A photo of former President Barack Obama shared on Facebook claims that the photographer was "in the right place at the right time" because Obama was apparently furious the picture was snapped.
While the photo is legitimate –– it was taken by New York Times photographer Doug Mills in 2008 when Obama was campaigning in Montana –– the message in the post about it is not accurate.
The text above the photo says:
"A picture is worth a thousand words. SOMEONE WAS AT THE RIGHT PLACE AT THE RIGHT TIME WITH A CAMERA. IT WAS REPORTED THAT PRESIDENT OBAMA WAS FURIOUS THAT HE WAS CAUGHT ON CAMERA AND IT WAS PUBLISHED AND TRIED TO BLOCK IT. The name of the book Obama is holding is called: The Post-American World, and it was written by a fellow Muslim. (Fareed Zakaria) "Post" America means: The World "After" America! If each person sends this to a minimum of twenty people on their address list, in three days, all people in the United States of America would have the message. I believe this is the one photo that really should be passed around."
The post was flagged as part of Facebook’s efforts to combat false news and misinformation on its News Feed. (Read more about our partnership with Facebook.)
There is no evidence and no credible news reports that supports the claim that President Obama was "furious" that the photo was taken. The photographer was a known member of the press and wasn’t secretly "in the right place at the right time.".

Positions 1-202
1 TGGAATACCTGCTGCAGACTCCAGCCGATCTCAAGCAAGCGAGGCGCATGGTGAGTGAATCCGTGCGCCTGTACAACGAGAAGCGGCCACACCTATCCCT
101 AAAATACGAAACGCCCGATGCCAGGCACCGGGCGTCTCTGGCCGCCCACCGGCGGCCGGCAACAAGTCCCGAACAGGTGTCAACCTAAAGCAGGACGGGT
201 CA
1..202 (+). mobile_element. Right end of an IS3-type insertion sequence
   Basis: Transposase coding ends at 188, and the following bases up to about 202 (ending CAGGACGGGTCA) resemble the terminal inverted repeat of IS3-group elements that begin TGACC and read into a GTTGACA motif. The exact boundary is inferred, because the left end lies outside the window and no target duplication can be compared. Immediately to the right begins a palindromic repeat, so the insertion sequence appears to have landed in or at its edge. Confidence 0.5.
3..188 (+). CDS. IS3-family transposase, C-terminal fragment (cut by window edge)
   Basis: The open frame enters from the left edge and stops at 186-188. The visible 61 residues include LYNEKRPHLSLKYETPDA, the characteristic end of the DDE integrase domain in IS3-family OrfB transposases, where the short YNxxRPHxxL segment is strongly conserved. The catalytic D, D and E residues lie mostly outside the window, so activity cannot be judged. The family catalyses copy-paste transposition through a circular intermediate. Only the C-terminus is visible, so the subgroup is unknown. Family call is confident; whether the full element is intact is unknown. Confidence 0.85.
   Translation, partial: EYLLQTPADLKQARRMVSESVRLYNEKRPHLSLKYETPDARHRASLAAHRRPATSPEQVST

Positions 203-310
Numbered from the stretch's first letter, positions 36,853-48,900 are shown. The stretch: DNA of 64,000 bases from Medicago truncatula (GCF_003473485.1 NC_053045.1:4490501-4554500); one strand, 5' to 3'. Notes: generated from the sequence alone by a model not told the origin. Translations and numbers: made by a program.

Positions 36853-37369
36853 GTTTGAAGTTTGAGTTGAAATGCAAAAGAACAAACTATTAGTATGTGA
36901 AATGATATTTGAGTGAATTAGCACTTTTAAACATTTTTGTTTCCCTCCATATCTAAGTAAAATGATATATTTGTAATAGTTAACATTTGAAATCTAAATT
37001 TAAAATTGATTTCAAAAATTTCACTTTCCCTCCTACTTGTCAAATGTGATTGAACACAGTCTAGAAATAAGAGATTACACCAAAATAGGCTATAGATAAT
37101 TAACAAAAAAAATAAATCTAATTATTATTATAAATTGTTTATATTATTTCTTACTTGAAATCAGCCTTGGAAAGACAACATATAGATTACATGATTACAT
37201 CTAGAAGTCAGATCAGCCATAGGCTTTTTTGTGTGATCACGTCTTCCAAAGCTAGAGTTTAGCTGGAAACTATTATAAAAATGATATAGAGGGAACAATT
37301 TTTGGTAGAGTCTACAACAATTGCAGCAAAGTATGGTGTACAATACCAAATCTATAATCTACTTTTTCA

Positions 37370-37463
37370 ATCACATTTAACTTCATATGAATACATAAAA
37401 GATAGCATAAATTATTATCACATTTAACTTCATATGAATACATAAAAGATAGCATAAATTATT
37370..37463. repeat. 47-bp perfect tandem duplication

Besides authoring several books, Fareed Zakaria hosts the show "Fareed Zakaria GPS" for CNN Worldwide, and he is a columnist for the Washington Post and a contributing editor for The Atlantic, according to his website.
While Zakaria is Muslim-born, he has said in previous interviews that he does not consider himself a "religious guy." The post also make the false claim that Obama is Muslim when it describes Zakaria as a "fellow" Muslim.
The characterization of the book is also wrong. "The Post American World" is not a Muslim’s perspective on a future world with a toppled America, but is about "the rise of the rest" with the growth of countries like China and India.
In the first chapter, Zakaria writes: "This is a book not about the decline of America but rather about the rise of everyone else. It is about the great transformation taking place around the world, a transformation that, though often discussed, remains poorly understood."
A Publishers Weekly review of the book called it "a stimulating, largely optimistic forecast of where the 21st century is heading," saying that Zakaria "predicts that despite its record of recent blunders at home and abroad, America will stay strong, buoyed by a stellar educational system and the influx of young immigrants, who give the U.S. a more youthful demographic than Europe and much of Asia whose workers support an increasing population of unproductive elderly."
The New York Times Sunday Book Review said the book is "a relentlessly intelligent book that eschews simple-minded projections from crisis to collapse … Zakaria’s is not another exercise in declinism. His point is not the demise of Gulliver, but the ‘rise of the rest.’"
We rate this post False.